His father, too, worked odd jobs, and like Lucas, paid taxes every year. Eventually, his father started his own pool-cleaning business. But then one day, about four years ago, he was pulled over by the cops while driving his truck, loaded with cleaning supplies, around town. The cops discovered that he didn’t have a license, then that he was here illegally. Lucas’ father spent two weeks at the Orange County jail and then 10 months at an immigration detention facility in South Florida before being shipped back to Brazil. Last year, he died on the operating table while having surgery for a blood clot. Lucas couldn’t go home to bury him.

Not long after his father’s deportation, da Silva became involved in immigration activism. It was there, from other undocumented immigrants in a similar situation, that he learned that he could indeed attend college (though he pays out-of-state tuition, about $1,000 a course, and is ineligible for federal loans or student aid). Last year, President Obama issued an executive order that essentially exempted undocumented immigrants who had come here as children and stayed out of trouble from the threat of deportation. Da Silva applied for deferred status. He’s still awaiting a work permit, but even if it comes it would only be temporary; he’d have to reapply after two years. The immigration bill currently in the Senate would allow him to become a permanent legal resident and, eventually, a citizen.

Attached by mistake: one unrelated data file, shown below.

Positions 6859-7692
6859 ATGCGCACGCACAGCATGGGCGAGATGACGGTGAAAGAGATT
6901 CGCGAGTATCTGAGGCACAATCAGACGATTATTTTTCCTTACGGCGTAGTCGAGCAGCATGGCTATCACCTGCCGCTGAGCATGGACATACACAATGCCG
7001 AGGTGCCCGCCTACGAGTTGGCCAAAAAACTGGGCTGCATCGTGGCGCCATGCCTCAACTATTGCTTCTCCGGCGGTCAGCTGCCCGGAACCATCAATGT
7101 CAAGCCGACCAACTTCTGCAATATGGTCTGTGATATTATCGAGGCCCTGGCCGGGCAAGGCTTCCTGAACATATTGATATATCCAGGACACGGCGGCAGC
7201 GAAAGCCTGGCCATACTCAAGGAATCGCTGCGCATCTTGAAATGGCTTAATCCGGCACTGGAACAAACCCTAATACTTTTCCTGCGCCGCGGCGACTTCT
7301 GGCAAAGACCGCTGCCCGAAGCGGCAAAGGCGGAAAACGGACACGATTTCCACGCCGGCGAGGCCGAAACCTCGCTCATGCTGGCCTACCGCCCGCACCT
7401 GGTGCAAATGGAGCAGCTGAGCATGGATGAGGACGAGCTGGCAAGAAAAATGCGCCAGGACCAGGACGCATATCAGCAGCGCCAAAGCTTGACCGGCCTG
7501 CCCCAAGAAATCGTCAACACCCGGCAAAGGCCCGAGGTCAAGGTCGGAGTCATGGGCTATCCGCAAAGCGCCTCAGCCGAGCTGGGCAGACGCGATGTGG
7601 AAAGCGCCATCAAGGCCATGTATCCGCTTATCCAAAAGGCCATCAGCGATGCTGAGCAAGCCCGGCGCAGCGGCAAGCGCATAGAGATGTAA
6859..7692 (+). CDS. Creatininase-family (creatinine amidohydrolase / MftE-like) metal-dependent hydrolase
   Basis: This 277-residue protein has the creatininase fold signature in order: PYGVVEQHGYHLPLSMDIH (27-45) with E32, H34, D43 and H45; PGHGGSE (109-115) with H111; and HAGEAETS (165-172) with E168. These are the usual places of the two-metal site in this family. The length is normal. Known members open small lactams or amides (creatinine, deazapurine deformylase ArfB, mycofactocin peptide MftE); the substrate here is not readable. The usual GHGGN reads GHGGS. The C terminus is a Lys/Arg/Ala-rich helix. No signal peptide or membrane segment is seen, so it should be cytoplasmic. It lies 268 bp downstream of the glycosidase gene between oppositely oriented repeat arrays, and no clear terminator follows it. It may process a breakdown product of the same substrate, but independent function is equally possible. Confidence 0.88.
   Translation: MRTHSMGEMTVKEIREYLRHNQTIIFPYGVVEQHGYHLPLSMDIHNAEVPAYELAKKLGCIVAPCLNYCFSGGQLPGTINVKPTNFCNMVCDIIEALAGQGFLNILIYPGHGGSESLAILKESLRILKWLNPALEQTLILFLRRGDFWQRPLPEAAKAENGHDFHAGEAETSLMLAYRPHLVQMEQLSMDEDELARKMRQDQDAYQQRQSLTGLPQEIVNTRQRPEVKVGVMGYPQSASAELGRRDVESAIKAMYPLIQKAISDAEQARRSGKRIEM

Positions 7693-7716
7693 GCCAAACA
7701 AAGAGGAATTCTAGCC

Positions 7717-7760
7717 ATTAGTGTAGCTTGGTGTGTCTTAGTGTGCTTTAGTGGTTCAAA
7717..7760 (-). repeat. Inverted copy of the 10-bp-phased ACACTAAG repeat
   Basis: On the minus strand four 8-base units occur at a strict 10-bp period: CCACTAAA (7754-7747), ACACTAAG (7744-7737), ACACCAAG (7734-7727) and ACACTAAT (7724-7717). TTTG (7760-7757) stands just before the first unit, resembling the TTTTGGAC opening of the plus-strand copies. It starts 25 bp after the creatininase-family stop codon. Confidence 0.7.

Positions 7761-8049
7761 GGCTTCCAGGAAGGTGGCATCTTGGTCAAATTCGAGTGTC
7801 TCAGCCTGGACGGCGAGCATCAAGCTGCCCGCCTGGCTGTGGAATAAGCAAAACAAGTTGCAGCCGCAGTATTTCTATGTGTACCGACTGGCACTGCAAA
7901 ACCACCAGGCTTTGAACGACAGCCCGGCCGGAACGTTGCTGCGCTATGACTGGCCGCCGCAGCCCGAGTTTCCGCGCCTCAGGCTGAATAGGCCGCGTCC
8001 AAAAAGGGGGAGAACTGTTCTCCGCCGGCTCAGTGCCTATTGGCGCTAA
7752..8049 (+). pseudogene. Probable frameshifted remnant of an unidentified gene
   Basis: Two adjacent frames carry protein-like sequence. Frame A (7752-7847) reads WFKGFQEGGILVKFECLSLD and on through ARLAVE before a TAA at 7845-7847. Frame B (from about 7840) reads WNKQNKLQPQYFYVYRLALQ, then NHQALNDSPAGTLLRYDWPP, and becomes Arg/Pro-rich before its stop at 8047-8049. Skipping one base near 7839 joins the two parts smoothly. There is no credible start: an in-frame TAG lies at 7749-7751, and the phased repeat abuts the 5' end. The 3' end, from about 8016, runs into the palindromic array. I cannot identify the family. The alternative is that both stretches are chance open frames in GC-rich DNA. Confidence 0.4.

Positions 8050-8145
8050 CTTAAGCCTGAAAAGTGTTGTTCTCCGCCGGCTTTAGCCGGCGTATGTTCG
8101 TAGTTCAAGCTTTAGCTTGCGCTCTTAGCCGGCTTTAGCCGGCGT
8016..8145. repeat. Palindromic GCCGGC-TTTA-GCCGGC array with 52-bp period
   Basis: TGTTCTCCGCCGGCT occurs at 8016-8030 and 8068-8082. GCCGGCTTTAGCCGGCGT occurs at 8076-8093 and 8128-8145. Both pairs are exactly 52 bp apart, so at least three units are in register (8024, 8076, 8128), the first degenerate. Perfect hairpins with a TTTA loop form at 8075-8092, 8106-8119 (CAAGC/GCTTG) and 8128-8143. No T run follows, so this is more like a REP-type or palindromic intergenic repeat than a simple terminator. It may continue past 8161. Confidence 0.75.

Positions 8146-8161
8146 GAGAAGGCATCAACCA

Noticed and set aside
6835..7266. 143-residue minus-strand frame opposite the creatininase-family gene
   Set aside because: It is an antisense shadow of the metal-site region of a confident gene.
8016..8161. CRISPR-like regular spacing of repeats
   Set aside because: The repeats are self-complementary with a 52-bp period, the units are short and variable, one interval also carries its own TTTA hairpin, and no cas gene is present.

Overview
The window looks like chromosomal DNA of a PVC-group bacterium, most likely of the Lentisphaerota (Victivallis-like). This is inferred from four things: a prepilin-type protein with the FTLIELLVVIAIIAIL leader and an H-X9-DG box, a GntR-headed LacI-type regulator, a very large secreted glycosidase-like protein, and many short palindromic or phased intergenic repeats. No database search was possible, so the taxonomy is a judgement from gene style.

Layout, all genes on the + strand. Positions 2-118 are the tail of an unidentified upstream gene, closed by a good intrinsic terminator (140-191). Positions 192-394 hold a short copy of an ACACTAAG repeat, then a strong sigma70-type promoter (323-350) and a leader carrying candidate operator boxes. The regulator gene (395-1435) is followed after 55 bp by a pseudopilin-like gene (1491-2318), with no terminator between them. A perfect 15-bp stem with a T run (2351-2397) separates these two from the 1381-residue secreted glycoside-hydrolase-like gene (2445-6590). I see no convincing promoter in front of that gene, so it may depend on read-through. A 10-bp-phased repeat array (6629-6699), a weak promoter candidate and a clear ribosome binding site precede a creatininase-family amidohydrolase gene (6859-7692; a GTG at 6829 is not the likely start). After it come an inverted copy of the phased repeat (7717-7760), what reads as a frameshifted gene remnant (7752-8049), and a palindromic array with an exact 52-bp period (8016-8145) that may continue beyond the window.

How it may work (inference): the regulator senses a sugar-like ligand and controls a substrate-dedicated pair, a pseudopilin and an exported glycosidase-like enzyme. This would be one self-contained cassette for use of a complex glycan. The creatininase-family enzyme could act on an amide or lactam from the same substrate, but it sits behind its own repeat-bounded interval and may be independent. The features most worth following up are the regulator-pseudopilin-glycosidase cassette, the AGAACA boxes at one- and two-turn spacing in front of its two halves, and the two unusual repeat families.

Today, da Silva is part of PICO United Florida, a network of churches that works on social justice issues. It was in that capacity that, this January, he went with a group to Washington, D.C., to lobby House members on immigration reform. One of them was Rep. John Mica, R-Volusia County, whom da Silva ran into by accident. Da Silva shared his story.

“Well, that was a horrible decision your father made,” Mica responded. Mica sympathized with da Silva over the loss of his father, and mentioned that his mother-in-law had recently passed. Then the congressman, who last year called Obama’s executive order “amnesty” that “reward[ed] those who abuse the law,” gave da Silva a souvenir coin, the kind you buy in the House’s gift shop. “I hope you feel better.”

“Mica’s a grandkid of an immigrant who came over here illegally,” says spokesman Alan Byrd. While he opposes “amnesty” for those who illegally came to this country, or “moving them to the front of the line,” he’s willing to look at proposals dealing with their children.

Da Silva says he’s hopeful that this will be immigration reform’s year, that the growing power of Latinos in American politics will force Republicans to act. I’m skeptical. Not just because of Washington’s poisonous atmosphere or because most House Republicans are in safe districts and only have to worry about a right-wing primary opponent. Not even because of the xenophobia permeating some corners of conservatism. (Witness the recent anti-reform study from the sadly influential Heritage Foundation, co-authored by a man who has previously argued that Hispanics are intellectually inferior to whites.)

But also because we too often look at these things as abstractions, as if the people our laws impact, by virtue of their circumstances of birth, are somehow less worthy of being called American.

Follow Jeffrey Billman on Twitter: @jeffreybillman